My coworker and I get into the car behind him, and a conversation arose about the sleeping driver ahead of us.
“Do they always do that?”
“A few of them, yeah.”
“Some—others live out of their cab.”
I thought back to the cab driver’s suitcase. It contained his belongings, his possessions, what he lived out of. I thought back to how defensive he had gotten; he had almost lost everything. I had previously never thought of anyone’s cab as his or her home. His passenger’s seat was full of newspapers and Styrofoam food containers: signs of a life imprisoned in the cab; signs of an industry cornering its workers into a lifestyle of deception, disfranchisement, and desperation; signs of a demographic switch in a city where blue-collar workers fueled its growth into a technological, trendy hotspot. Where do cab drivers fit in now, with millennial workers coming to Pittsburgh to work for high-tech companies like Uber, Facebook, Google, and Carnegie Mellon, and forcing the city to adapt to their burgeoning lifestyle?
This lifestyle and professional switch has cab companies backed up against the wall by a larger, convenience-driven competitor: Uber. The company recently opened headquarters in Pittsburgh and began to employ self-driving cars in its fleet. This type of car picks riders up, takes them to their destination, and returns to the roads to retrieve the next customer, effectively eliminating the need for a driver. It is still too early to know whether riders are keen on the idea of driverless vehicles, in that it would be utopic to believe that no issues might arise. In a city like Pittsburgh, which has been molded into a center of the transportation industry, cab drivers seem unfazed: stuck in their ways of poor service, dirty vehicles, and the occasional trip to and from the Pittsburgh airport. Cab drivers are rapidly losing customers to their new competitors in what results as an unprecedented market shakeup. In September of 2016, there were just fewer than 240,000 taxi drivers in the United States, and according to December 2015 numbers, just about 327,000 drove for Uber.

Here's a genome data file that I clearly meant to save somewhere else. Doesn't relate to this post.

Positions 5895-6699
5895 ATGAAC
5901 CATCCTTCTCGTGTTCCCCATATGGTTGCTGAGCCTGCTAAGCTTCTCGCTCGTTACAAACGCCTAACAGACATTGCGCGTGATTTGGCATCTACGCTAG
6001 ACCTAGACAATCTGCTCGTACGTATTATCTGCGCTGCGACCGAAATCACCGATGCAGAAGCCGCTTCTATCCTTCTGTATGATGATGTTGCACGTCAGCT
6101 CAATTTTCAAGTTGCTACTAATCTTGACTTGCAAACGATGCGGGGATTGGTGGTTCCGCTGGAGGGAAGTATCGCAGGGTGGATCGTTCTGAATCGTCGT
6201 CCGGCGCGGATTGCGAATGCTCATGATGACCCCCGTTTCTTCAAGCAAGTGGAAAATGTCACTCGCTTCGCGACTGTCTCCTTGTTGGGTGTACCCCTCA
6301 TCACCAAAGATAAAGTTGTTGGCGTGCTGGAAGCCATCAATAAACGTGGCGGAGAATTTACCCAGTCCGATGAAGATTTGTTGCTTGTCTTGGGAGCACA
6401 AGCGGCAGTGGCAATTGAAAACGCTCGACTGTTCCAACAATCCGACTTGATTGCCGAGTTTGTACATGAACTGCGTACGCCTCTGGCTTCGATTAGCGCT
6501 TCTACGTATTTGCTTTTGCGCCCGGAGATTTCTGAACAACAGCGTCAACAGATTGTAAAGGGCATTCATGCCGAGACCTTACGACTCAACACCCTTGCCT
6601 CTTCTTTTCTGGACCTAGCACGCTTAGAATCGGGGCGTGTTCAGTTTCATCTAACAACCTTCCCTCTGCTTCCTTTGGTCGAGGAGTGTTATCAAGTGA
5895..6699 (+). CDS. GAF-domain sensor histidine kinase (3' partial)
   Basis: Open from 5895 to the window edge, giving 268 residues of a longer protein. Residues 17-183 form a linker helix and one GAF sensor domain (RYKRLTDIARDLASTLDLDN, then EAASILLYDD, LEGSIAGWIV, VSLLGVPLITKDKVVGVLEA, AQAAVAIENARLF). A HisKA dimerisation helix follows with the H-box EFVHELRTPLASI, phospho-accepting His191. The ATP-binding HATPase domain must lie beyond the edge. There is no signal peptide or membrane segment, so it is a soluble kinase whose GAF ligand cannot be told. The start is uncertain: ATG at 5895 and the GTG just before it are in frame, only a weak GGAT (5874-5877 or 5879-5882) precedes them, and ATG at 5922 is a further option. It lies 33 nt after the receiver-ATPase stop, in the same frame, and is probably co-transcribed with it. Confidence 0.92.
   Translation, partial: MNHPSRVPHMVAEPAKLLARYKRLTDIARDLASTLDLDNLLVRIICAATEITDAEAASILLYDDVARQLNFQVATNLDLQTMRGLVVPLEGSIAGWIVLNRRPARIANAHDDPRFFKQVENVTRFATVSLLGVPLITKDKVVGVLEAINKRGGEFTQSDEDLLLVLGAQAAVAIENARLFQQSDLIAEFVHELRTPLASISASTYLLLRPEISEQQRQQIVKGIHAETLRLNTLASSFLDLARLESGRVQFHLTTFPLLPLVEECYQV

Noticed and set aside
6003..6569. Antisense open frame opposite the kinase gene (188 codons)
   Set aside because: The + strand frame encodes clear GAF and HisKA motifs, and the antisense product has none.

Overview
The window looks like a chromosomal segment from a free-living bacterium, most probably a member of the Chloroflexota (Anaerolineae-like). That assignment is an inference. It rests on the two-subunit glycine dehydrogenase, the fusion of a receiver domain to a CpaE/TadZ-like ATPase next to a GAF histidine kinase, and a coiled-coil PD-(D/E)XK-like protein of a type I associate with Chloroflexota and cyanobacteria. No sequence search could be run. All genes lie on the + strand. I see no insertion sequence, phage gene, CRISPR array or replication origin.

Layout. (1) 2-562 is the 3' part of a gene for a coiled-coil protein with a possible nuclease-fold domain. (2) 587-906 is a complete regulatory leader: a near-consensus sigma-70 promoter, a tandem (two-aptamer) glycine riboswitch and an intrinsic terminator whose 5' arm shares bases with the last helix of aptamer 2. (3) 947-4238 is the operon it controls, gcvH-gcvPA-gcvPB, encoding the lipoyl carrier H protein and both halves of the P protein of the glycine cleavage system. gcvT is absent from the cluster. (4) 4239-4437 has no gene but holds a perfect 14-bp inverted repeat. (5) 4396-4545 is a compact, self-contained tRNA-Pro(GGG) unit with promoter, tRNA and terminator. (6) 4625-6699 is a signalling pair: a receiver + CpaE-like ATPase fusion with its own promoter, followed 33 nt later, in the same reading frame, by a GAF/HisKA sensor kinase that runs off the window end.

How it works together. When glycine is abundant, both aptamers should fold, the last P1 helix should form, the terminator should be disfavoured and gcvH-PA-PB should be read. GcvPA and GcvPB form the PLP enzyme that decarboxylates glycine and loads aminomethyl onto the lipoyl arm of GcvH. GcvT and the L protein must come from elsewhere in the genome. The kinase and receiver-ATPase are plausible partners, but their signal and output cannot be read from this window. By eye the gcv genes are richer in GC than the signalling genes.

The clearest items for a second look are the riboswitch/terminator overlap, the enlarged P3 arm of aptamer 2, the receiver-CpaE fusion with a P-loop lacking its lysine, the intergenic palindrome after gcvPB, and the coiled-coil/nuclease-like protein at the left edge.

Cabs in Pittsburgh return to two cabstands centrally located downtown. Their demand, however, for airport trips deters riders from hailing cabs to other locations. If the cabs are not stacked in the cab lane downtown, they are likely waiting in line at the airport. Drivers do not waste their fuel or time driving back downtown without a passenger. This creates a problem for riders who demand the use of the cab service for what it is: a mode of transportation. Drivers often omit destination details until the rider is inside so as to prevent this shady, airport-only tactic.